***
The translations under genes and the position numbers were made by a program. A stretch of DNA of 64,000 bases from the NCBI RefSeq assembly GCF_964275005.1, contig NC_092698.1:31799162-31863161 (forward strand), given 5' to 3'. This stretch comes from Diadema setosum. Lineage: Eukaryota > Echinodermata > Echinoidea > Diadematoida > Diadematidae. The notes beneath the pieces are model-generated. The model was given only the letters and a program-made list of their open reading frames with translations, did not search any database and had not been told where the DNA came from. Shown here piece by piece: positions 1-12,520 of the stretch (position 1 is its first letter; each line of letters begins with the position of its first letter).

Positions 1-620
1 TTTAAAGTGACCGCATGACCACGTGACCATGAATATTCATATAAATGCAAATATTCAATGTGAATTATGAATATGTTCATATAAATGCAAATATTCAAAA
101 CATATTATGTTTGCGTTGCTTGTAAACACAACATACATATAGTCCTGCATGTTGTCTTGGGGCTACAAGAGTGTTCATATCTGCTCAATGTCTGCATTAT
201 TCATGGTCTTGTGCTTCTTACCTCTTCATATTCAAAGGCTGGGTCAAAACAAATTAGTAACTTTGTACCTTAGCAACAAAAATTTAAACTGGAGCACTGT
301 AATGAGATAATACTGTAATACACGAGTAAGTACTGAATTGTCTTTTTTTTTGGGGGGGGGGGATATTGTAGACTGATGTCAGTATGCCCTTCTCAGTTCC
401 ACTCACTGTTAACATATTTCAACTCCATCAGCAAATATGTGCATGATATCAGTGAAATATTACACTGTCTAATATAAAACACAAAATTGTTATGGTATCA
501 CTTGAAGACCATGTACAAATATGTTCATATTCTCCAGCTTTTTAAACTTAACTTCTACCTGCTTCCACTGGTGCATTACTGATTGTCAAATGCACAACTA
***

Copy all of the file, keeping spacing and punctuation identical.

The translations under genes and the position numbers were made by a program. A stretch of DNA of 64,000 bases from the NCBI RefSeq assembly GCF_964275005.1, contig NC_092698.1:31799162-31863161 (forward strand), given 5' to 3'. This stretch comes from Diadema setosum. Lineage: Eukaryota > Echinodermata > Echinoidea > Diadematoida > Diadematidae. The notes beneath the pieces are model-generated. The model was given only the letters and a program-made list of their open reading frames with translations, did not search any database and had not been told where the DNA came from. Shown here piece by piece: positions 1-12,520 of the stretch (position 1 is its first letter; each line of letters begins with the position of its first letter).

Positions 1-620
1 TTTAAAGTGACCGCATGACCACGTGACCATGAATATTCATATAAATGCAAATATTCAATGTGAATTATGAATATGTTCATATAAATGCAAATATTCAAAA
101 CATATTATGTTTGCGTTGCTTGTAAACACAACATACATATAGTCCTGCATGTTGTCTTGGGGCTACAAGAGTGTTCATATCTGCTCAATGTCTGCATTAT
201 TCATGGTCTTGTGCTTCTTACCTCTTCATATTCAAAGGCTGGGTCAAAACAAATTAGTAACTTTGTACCTTAGCAACAAAAATTTAAACTGGAGCACTGT
301 AATGAGATAATACTGTAATACACGAGTAAGTACTGAATTGTCTTTTTTTTTGGGGGGGGGGGATATTGTAGACTGATGTCAGTATGCCCTTCTCAGTTCC
401 ACTCACTGTTAACATATTTCAACTCCATCAGCAAATATGTGCATGATATCAGTGAAATATTACACTGTCTAATATAAAACACAAAATTGTTATGGTATCA
501 CTTGAAGACCATGTACAAATATGTTCATATTCTCCAGCTTTTTAAACTTAACTTCTACCTGCTTCCACTGGTGCATTACTGATTGTCAAATGCACAACTA